Chris Lange, FISM News
Officials in Ukraine said Wednesday that a string of powerful explosions at a Russian air base in Crimea destroyed nine warplanes, though Kyiv has stopped short of publicly claiming responsibility for what appears to have been a targeted attack.
Reuters reported that satellite images released Thursday show that at least nine Russian warplanes were destroyed in the blasts while others appear to have sustained varying degrees of damage.
Russia lost 9 planes at the airfield in Crimea – Zelenskyy pic.twitter.com/Haoj30eDCu
— Ukrainska Pravda in English (@pravda_eng) August 10, 2022
Military analysts said that Russia’s claim that the explosions resulted from a safety violation that caused ammunition to detonate does not correlate with satellite evidence and that a missile strike by Ukrainian forces is more likely the cause. The possibility that Kyiv has obtained long-range missile capability could potentially change the course of the war, according to analysts. One thing is certain: an attack on Crimea, which Russia annexed from Ukraine in 2014, would signify a significant escalation in the conflict, according to experts.
Russia struggles to replenish troops
An Associated Press report that inmates in a St. Petersburg penal colony were offered amnesty if they agreed to join the Russian army has further fueled speculation that the Kremlin is struggling to replenish troops as the war in Ukraine enters its sixth month.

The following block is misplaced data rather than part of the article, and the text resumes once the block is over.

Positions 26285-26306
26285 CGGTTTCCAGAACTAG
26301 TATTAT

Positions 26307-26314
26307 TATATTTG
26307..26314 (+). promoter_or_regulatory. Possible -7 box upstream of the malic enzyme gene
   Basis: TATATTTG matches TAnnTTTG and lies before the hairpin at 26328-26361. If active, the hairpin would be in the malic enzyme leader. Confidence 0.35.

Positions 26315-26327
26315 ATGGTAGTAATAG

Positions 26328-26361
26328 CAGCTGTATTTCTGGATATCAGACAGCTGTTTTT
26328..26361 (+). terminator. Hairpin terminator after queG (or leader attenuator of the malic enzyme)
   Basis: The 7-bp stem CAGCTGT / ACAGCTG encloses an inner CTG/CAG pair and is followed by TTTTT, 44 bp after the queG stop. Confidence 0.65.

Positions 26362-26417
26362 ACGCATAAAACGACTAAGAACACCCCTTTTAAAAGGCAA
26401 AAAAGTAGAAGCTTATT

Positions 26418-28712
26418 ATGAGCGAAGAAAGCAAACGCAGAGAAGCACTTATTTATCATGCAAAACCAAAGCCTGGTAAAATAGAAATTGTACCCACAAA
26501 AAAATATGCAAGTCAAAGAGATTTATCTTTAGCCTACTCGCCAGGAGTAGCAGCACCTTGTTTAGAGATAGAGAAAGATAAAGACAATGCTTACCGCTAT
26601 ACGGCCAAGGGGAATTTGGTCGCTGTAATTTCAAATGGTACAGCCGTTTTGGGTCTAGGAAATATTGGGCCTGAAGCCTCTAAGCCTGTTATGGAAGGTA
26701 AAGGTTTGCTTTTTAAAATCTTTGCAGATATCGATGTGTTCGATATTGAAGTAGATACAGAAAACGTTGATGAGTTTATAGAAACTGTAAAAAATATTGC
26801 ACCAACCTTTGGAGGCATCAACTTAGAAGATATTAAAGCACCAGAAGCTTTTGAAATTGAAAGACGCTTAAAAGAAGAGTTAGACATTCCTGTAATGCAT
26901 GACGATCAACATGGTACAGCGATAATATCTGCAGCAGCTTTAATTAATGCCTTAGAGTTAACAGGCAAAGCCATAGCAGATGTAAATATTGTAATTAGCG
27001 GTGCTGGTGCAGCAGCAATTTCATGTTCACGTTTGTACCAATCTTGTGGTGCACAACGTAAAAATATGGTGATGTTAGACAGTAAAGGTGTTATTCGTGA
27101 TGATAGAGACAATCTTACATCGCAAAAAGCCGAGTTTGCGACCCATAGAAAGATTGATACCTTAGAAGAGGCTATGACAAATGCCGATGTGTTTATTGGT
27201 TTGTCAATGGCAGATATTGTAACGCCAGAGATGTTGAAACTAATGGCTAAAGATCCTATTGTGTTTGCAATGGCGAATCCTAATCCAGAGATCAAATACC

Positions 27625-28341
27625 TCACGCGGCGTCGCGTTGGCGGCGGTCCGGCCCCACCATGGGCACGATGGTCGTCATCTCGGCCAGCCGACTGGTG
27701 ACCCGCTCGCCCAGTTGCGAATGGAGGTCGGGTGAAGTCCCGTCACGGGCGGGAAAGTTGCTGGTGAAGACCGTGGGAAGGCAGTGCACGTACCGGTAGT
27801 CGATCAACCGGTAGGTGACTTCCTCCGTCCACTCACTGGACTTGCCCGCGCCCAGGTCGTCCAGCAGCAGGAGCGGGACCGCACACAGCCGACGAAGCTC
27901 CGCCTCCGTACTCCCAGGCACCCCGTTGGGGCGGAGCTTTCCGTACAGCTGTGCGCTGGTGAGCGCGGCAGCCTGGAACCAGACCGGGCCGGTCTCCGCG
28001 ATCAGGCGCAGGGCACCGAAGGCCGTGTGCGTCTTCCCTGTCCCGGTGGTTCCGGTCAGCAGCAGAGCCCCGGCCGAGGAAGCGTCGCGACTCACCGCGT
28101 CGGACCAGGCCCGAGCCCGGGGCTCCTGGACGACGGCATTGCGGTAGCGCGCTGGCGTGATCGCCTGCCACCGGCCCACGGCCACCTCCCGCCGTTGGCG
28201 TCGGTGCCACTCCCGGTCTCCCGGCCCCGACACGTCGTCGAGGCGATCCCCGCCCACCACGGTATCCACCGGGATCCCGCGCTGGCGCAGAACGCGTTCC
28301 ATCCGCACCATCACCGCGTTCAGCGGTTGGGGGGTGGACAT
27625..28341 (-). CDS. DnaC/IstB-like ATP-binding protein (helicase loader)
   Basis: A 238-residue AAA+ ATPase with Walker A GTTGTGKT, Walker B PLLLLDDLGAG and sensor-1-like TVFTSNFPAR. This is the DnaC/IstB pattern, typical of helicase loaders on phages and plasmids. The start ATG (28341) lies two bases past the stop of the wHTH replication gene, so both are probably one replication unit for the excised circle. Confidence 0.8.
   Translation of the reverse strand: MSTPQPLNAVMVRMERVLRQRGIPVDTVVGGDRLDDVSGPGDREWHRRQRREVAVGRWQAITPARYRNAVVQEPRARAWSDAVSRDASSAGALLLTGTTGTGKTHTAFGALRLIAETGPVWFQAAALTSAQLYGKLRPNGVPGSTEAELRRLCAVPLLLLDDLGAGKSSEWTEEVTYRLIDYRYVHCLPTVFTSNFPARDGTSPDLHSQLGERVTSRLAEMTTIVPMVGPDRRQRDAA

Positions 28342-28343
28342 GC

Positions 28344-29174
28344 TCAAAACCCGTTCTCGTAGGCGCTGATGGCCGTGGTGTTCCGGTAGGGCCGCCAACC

Analysts have said that Moscow’s recent heavy losses alongside reports that Russian soldiers are refusing to fight and are abandoning their posts have resulted in a clandestine recruitment campaign to mitigate the manpower shortage that includes recruiting prisoners.
“We’re seeing a huge outflow of people who want to leave the war zone — those who have been serving for a long time and those who have signed a contract just recently,” said Alexei Tabalov, a lawyer who runs the Conscript’s School legal aid group.
The group has reported numerous requests from Russian troops seeking to end their contracts.
Tabalov said “I personally get the impression that everyone who can is ready to run away,” in an interview with The Associated Press. He added that the “[Russian] Defense Ministry is digging deep to find those it can persuade to serve.”
Since its Feb. 24 invasion of Ukraine, the Kremlin has yet to announce a full-blown mobilization of its troops, which some believe would be a highly unpopular move on the part of President Vladimir Putin.
For its part, Moscow’s Defense Ministry denies that any “mobilization activities” are taking place. Meanwhile, billboards and advertisements have been plastered throughout Russian cities offering handsome salaries and bonuses to men who enlist while mobile recruiting centers have popped up in multiple locations, according to the report.